Australia on the path to eliminating cervical cancer in 20 years

11 October 2018 (Last Updated October 11th, 2018 11:44)

A recent study published in the Lancet Public Health Journal in October 2018 found that Australia may eliminate cervical cancer by 2035 if the elimination threshold of four new cases per 100,00 women is reached.

Australia on the path to eliminating cervical cancer in 20 years

A recent study published in the Lancet Public Health Journal in October 2018 found that Australia may   eliminate cervical cancer by 2035 if the elimination threshold of four new cases per 100,00 women is reached. The current annual rate of cervical cancer in Australia is seven cases per 100,000 people.

Researchers used the Policy1-Cervix model to estimate the age-standardized incidence of cervical cancer in Australia from 2015 to 2100. The study predicts that the incidence will decrease to fewer than six new cases per 100,000 women between 2018 and 2022 and to fewer than four new cases per 100,000 women between 2021 and 2035.

The researchers also considered two possible scenarios in their model for the cohorts who have and will be offered the nonvalent vaccine: either the cohorts would continue screening for human papillomavirus (HPV) every five years, or no screening is offered. Based on the possible scenarios in the study, it estimates that by 2066 (between 2054 and 2077), the annual incidence of cervical cancer will decrease and plateau at less than one case per 100,000 women if screening continues and fewer than three new cases per 100,000 women if the cohorts are not screened.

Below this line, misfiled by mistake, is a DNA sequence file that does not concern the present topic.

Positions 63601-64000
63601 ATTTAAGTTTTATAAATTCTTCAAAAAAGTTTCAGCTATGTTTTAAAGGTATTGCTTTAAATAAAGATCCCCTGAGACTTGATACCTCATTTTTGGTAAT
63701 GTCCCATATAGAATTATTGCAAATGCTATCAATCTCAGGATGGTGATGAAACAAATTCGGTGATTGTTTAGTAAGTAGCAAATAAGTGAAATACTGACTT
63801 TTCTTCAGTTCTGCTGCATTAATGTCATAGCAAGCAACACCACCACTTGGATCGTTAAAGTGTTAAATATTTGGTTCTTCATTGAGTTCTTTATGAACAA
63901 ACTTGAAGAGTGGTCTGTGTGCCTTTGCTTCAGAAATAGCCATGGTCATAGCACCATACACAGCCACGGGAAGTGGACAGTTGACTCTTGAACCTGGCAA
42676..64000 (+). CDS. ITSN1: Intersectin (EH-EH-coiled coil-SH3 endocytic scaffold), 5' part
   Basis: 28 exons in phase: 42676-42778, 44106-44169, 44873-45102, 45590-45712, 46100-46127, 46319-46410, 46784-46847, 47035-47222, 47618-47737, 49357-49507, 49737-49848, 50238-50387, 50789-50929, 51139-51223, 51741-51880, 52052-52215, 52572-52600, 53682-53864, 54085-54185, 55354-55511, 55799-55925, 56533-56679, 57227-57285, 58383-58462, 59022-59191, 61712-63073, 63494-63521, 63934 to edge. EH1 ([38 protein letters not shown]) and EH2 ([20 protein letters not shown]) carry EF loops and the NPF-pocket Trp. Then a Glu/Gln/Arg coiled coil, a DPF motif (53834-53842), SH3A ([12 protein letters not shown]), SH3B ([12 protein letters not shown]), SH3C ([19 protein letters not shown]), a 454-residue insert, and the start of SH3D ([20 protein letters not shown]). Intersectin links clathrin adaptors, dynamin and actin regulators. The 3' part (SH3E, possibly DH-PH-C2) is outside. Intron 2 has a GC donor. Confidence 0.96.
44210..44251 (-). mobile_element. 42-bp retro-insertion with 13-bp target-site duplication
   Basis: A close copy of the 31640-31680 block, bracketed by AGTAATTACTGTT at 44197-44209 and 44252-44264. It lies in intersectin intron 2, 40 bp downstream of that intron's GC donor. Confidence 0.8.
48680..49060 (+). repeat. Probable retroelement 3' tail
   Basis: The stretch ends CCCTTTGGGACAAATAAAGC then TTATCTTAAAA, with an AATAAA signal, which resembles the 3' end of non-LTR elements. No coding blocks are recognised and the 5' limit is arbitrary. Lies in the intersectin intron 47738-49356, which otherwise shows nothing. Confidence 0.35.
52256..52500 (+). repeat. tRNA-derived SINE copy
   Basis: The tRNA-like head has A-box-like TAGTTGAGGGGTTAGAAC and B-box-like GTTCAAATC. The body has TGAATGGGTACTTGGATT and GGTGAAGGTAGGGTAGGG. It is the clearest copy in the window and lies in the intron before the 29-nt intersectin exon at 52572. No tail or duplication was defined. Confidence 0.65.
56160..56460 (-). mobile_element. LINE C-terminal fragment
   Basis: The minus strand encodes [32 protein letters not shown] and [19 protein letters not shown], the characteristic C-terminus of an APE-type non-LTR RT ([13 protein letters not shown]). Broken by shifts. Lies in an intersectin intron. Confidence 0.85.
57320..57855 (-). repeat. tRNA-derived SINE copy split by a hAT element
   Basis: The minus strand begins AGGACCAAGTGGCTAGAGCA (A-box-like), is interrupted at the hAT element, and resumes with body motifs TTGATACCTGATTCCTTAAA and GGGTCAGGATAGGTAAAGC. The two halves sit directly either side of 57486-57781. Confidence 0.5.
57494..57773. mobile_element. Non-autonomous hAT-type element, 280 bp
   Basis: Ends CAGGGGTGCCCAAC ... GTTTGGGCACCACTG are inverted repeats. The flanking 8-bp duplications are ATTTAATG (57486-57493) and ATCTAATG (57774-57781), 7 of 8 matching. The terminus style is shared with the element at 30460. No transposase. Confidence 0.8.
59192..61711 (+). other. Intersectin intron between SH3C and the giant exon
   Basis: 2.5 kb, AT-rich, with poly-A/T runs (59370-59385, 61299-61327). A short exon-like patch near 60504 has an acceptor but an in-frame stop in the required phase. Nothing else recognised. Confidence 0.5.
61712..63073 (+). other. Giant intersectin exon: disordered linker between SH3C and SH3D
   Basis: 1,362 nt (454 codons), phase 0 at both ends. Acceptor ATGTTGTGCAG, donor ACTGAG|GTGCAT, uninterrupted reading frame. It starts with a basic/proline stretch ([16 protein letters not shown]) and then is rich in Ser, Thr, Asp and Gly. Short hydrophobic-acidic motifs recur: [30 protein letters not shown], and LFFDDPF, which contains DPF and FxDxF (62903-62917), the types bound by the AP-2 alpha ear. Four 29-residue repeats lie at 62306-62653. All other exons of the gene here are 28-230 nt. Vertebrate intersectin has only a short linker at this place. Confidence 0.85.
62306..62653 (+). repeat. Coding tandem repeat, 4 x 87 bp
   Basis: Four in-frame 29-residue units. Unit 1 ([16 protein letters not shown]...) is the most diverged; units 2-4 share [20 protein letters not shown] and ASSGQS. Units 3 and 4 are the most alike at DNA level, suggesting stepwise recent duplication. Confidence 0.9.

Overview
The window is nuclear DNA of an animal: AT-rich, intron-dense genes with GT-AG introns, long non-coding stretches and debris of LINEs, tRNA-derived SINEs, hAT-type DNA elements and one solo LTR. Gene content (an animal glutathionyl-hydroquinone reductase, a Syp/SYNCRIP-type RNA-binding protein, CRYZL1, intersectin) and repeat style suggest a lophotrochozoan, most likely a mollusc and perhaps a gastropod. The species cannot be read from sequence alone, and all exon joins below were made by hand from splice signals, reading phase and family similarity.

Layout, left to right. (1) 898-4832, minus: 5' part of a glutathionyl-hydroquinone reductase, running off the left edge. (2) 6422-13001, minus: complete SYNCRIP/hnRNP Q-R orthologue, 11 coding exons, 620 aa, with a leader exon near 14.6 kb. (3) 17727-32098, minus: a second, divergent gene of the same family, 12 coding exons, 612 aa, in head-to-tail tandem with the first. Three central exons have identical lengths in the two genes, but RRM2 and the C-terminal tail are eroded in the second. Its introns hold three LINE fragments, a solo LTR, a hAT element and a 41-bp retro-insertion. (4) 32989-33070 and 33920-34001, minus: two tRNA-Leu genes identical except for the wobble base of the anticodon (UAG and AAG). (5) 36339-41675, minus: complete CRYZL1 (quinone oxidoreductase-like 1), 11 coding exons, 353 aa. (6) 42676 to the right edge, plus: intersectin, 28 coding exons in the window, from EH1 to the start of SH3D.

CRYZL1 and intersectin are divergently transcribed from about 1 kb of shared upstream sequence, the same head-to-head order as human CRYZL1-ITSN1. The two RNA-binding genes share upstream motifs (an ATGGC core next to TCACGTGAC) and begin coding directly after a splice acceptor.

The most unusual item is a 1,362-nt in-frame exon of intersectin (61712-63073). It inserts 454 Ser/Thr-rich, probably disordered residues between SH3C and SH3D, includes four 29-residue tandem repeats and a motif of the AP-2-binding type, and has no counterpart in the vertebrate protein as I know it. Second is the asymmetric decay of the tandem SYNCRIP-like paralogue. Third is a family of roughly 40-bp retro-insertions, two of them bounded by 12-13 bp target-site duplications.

The study has noted that to reach the elimination threshold, high-coverage vaccination and screening will have to be maintained. Australia may be one of the first countries to reach elimination of cervical cancer due to its national prevention programs. The National HPV Vaccination Program was introduced in 2007 to girls and later to boys in 2013. Almost all Australian schools have accepted the free school-based program.

In December 2017, Australia’s National Cervical Screening Program started replacing the Pap test for people ages 18 to 69 with a five-year HPV test for people ages 25 to 74. The change was due to the cervical screening test being more effective than the Pap test at preventing cervical cancer because it detects HPV. A decrease in the annual incidence of cervical cancer based on the HPV vaccinations may also reduce the number of new cases of penile and anal cancers in men, which are also linked to HPV.